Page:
Author: Julie Anne Long
Series: Pennyroyal Green #1
Release Date: January 29, 2008
Page Count: 375
Summary from Goodreads:
Scandal has rocked the city of London. Colin Eversea, a handsome, reckless unapologetic rogue is sentenced to hang for murder and, inconveniently for him, the only witness to the crime disappears. Then again, throughout history, the Everseas have always managed to cheat fate in style: Colin is snatched from the gallows by a beautiful, clever mercenary.
Cool-headed, daring Madeleine Greenway is immune to Colin's vaunted charm. Her mission is not to rescue Colin but to kidnap him, and to be paid handsomely for it. But when it becomes clear that whoever wants Colin alive wants Madeline dead, the two become uneasy allies in a deadly race for truth. Together, they'll face great danger—and a passion neither can resist.
Well. This is not a particularly promising start to a rather long romance series, honestly. Occasionally, The Pleasures of Peril was good, but more often than not, it wasn’t. Actually, I nearly fell asleep while reading it, which is just not a good sign. Ever.
The story is about a man and a woman running across England to discover who’s trying to get them killed. It’s, then, a mystery—but not a very interesting one. There are multiple lengthy infodumps and boring conversations related to the mystery. Whatever Julie Anne Long’s talents may be, writing engaging mystery novels is certainly not one of them.
And though The Perils of Pleasure has strong elements of mystery, it is first and foremost a romance. Unfortunately, the romance elements of the book were just as disappointing as the rest of it. Colin Eversea was a sometimes (often not) likeable cliché, and Madeleine Greenway was just so poorly developed I couldn’t decide if I liked her or not. I really didn’t buy the chemistry between them at all, and the sex scenes were frightfully tedious.
Another issue here is some of the language/phrasing/themes Long used. For instance, at one point Colin starts to imagine sex with Madeleine “because his body had its own instincts, which so often overrode whatever judgment he possessed.” You got that, everyone? Colin’s penis is driving the bus, and he really can’t be held accountable for his actions. Huzzah for perpetuating rape culture!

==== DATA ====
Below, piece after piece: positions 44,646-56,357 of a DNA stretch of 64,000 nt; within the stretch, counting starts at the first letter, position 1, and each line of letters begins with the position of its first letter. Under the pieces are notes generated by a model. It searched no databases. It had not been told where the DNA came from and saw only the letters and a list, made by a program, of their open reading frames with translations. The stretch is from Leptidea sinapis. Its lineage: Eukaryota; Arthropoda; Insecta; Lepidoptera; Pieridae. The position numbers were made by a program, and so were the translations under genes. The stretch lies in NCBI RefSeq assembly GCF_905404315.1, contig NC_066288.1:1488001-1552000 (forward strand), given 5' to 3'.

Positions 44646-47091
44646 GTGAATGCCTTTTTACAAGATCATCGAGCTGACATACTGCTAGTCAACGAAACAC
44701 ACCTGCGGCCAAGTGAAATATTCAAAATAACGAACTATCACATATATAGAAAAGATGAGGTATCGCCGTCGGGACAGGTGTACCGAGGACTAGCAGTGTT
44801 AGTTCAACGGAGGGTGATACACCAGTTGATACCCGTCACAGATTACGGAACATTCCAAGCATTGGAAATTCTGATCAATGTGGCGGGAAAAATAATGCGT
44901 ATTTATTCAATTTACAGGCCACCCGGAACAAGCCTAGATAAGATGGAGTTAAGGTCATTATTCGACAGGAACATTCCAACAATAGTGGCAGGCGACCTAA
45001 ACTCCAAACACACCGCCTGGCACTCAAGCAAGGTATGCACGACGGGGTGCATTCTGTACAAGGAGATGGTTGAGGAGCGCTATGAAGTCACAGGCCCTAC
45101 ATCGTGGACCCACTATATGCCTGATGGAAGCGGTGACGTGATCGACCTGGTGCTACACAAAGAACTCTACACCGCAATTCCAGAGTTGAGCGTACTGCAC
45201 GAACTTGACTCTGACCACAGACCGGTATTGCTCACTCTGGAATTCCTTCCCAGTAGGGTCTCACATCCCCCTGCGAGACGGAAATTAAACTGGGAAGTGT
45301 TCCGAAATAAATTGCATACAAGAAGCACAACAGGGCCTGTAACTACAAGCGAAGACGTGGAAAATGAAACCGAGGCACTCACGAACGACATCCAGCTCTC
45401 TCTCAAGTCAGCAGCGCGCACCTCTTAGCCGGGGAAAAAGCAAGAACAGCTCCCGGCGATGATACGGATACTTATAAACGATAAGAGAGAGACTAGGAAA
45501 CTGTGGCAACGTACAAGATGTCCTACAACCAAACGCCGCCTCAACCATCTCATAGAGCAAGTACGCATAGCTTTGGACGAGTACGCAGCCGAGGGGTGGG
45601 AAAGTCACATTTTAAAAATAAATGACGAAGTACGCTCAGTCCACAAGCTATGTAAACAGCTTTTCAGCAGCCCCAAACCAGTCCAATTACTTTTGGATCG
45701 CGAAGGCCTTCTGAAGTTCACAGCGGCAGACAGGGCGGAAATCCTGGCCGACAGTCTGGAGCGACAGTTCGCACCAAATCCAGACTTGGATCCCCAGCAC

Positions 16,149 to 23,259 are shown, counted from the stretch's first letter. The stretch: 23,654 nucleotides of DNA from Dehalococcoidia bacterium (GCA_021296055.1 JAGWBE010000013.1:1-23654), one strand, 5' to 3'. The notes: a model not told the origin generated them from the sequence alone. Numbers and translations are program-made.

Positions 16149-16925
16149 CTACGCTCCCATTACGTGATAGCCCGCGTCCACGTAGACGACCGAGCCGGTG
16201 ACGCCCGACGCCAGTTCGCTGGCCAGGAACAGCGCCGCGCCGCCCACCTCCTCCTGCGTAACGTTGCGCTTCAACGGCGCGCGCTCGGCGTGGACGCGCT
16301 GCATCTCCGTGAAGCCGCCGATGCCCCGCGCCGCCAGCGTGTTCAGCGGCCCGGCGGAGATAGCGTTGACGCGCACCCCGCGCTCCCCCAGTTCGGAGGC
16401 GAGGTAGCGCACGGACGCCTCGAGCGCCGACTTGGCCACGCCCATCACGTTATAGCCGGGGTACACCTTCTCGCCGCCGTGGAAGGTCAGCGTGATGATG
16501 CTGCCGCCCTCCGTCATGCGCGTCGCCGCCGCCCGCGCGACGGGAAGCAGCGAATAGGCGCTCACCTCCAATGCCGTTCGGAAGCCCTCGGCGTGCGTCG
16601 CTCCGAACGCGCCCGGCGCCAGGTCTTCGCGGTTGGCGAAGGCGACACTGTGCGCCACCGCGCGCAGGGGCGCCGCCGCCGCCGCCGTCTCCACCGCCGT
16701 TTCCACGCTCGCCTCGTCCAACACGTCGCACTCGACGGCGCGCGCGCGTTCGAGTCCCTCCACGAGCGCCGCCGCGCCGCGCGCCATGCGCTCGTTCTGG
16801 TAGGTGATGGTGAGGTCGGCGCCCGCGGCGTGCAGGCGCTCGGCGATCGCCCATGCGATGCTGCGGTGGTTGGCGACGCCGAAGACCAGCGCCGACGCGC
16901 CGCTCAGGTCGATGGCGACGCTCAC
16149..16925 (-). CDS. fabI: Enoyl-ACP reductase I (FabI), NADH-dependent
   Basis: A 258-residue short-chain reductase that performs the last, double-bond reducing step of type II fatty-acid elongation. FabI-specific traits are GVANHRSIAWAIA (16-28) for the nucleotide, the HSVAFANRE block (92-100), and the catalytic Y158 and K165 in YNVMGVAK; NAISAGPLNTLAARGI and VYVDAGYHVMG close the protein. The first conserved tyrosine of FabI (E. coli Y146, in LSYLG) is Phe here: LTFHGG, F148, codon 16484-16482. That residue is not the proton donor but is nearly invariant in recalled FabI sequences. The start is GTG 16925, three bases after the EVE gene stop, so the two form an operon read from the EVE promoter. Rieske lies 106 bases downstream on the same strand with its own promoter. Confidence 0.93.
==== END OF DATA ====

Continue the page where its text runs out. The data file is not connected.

Somewhere down the line from that rape apologist mentality, Madeleine is feeling blue, and Colin wants to comfort her. But, being Colin, he doesn’t want to do it because he feels genuinely bad for her or because he wants to make her feel better. Nope, not he. Colin wants to comfort Madeleine “because he was certain that what began in comfort would end as lovemaking. [...] Her control was formidable, but if Colin did have a genius for anything, it was knowing when a woman was most likely to capitulate.” OH HELL TO THE NO. Here this guy is, planning on taking advantage of an emotional woman, when probably she’s not even interested in sex with him at this point in time? Colin, you suck.
Is it just me, or does this smell like rape?
Further evidence of Colin’s suckiness is evidenced in The Perils of Pleasure’s entire conflict. Basically, Colin is trying to get back home as quickly as possible because his “one true love” is about to marry another man. Meanwhile, he has no problem with having sex with Madeleine, and he eventually falls in love with her and proposes. However, she refuses, and the first thing he does is run to his “one true love” to see if she’ll have him. Colin, Colin, Colin. What on earth is your problem, dude?
I’m not very impressed with The Perils of Pleasure. It was, above all, boring. And when you look underneath the boring, it’s actually rather troubling. This is my first Julie Anne Long novel, and as of right now, she’s definitely not in the running for favorite historical romance author. Not even close.